Another series of studies showed that the seeds also has antifertility activity in male rats. 50% ethanol extract of R. communis was able to drastically recude the epididymal sperm count. There were also altered motility, mode of movement and morphology of sperms. The reduction in the fructose and testosterone levels observed was suggestive of the reduced reproductive performance [23]. The methanol extract of the seeds caused significant decrease in the weight of reproductive organs, sperm functions and serum levels of testosterone in rats. Histologically there were disorganization of the cytoarchitecture of the testes, disruption of the seminiferous tubules and erosion of the germinal epithelium. The effects were revisable. The changes could probably be mediated via gonaldal disruption in testosterone secretion [24].

CNS stimulant activity

Extract of pericarp of R. communis showed typical central nervous system stimulant effects in mice as evidenced by the presence of exophthalmia, tremors and clonic seizures appearing immediately after receiving large doses of the extract. However, lower doses improved memory consolidation and some neuroleptic-like properties (decrease in exploratory behavior and catalepsy). Ricinine, a neutral alkaloid isolated from the extract possesses the memory-improving effect and the seizure-eliciting properties but not the neuroleptic-like properties. [25]

Toxicity

No documentation

Clinical Data

Clinical findings

A clinical trial carried out on 50 women volunteers showed that the administration of a single oral dose of 2.3-2.5 g once per 12 months protected against pregnancy for a period of 1 year. There were also minimal side effects which included headache, nausea, vomiting, weight gain, loss of appetite, raised blood pressure and dysmenorrhoea. There were also no adverse effects on liver and kidneys. It is believed that the antifertility and contraceptive activity was not solely due to hormonal mechanism since side effects attributable to oestrogen and/or progesterone were minimal. [26]

Precautions

No documentation

Interaction & Depletion

No documentation

Contraindications

No documentation

Case Report

Two cases of multiple organ failure following injection of ricin were reported.

Case 1

A 28 year old transsexual received 500ml of castor oil in the hips and buttocks for cosmetic enhancement. She immediately developed local pain and erythema followed by abdominal and chest pain, vomiting, headache, haematuria, jaundice and tinnitus. Her condition deteriorated despite treatment and developed fever, tachycardia, haemolysis, thrombocytopenia, hepatitis, respiratory distress and anuric renal failure. She was on intensive supportive care which included mechanical ventilation and haemodialysis and finally recovered and discharged on the 11th day but required dialysis for another one and a half months. [26]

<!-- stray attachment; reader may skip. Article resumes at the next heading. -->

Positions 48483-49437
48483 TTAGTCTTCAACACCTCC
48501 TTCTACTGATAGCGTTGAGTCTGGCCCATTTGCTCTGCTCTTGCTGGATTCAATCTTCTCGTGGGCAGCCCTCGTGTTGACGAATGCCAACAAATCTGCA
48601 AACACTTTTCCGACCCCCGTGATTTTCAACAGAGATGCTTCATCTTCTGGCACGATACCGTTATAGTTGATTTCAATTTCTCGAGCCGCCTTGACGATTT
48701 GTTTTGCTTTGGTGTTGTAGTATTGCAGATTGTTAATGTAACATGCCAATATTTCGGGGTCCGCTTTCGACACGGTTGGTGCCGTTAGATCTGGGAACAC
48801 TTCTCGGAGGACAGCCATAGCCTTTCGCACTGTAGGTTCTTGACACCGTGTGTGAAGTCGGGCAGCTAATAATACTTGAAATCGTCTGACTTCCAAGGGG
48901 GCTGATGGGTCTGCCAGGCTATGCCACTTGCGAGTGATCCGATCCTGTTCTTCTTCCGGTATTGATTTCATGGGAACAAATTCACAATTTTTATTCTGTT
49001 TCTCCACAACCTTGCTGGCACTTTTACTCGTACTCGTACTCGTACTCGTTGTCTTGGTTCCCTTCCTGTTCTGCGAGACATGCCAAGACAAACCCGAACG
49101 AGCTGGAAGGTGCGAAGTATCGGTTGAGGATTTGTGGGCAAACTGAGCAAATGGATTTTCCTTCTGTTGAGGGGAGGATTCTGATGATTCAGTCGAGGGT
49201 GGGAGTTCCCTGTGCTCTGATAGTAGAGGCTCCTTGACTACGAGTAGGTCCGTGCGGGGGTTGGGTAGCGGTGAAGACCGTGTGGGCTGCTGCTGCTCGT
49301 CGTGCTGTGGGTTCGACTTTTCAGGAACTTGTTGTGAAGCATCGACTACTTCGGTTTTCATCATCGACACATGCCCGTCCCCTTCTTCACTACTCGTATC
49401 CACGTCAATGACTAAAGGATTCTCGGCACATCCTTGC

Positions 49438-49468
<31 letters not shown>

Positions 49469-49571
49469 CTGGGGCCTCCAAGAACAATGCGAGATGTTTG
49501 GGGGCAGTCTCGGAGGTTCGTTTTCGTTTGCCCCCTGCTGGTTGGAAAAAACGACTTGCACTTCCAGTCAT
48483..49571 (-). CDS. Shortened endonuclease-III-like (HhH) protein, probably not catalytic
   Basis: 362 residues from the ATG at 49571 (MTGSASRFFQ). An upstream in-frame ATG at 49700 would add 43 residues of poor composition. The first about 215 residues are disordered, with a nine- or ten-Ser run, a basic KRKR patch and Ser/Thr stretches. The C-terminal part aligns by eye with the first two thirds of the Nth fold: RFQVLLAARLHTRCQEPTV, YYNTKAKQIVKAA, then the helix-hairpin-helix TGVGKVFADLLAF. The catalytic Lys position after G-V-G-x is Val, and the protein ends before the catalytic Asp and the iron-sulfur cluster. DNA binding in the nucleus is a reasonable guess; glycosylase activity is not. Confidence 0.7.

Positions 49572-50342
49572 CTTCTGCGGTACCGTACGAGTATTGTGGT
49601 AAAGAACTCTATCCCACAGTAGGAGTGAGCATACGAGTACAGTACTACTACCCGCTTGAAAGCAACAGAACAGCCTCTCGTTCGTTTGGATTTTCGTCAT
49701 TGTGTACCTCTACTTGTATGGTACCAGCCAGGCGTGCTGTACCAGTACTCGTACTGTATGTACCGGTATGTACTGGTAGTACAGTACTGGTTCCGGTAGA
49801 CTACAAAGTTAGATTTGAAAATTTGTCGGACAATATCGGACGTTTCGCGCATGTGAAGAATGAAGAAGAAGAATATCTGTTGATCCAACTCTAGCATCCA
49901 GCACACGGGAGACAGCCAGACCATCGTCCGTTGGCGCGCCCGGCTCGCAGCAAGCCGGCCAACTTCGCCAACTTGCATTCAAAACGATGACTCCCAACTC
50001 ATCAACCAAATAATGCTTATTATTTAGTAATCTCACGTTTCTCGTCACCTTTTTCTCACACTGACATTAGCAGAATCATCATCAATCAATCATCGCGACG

Case 2

A 49-year old man committed suicide by administering extract of castor bean both subcutaneously and intravenously. He was admitted in a conscious state with a history of nausea, vomiting, diarrhea, dyspnoea, vertigo and muscular pain. He succumbed to the poison 9 hours after admission despite symptomatic and supportive intensive care. The death was attributed to multiple organ failure as a result of intoxication with plant toxin from R. communis. Two cases of multiple organ failure following injection of ricin were reported. [27]

Dosage

No documentation

Poisonous Management

Toxic parts

The fibrous part of the seed. [28]

Toxin

Ricin is the toxin in R. communis. It is a toxalbumin that causes red blood cells to agglutinate. It is capable of causing severe bleeding in the mouth, oesophagus, stomach and intestine. The onset of toxalbumin lesion which is similar to alkaline burns, may take several hours after ingestion. Upon being absorbed it cause cell damage due to its interference with cell function. This eventually leads to serious liver, kidney, adrenal and nerve damage. A single seed chewed can be lethal to a child, and adults may need from 8 to 10 seeds. Degree of poisoning will depend on how thorough the person chews the seeds. [28][29]

Seed residue after the process of oil extraction contains protein allergens that can cause contact dermatitis or asthma-like reaction if inhaled. [28][29]

Risk management

The plant has been used as ornamental especially the purple leaf variety. As the seeds are deadly, such plants should not be planted in areas where toddlers could pick them up and ingest them. [28][29]

Poisonous clinical findings

Exposure to fertilizer made from castor seed residue can cause wheezing and dyspnoea and handling it can cause allergic skin reaction. Accidental pricking of finger during stringing castor seeds can cause immediate painful swelling, cold sweat and throat and nasal congestion. Juice from the seeds can cause redness, lachrymation and swelling with loss of eye tissue. [29]

Upon ingestion, symptoms do not appear immediately. A latency of between 2 hours to 3 days is often observed. There is burning sensation in the mouth and throat, which is followed by nausea, vomiting and diarrhoea often with bleeding. In severe cases lesions appearing like alkaline-burns can be seen in the mouth, oespphagus and throughout the stomach and intestine. Haematuria and dehydration may ensue. Death is as a result of fluid loss and multiple organ failures. [29]

Management

Oral

Gastric lavage or administration of activated charcoal should be considered should the patient be seen within the first hour of ingestion. [29]

Fluid replacement for gastrointestinal fluid loss. [29]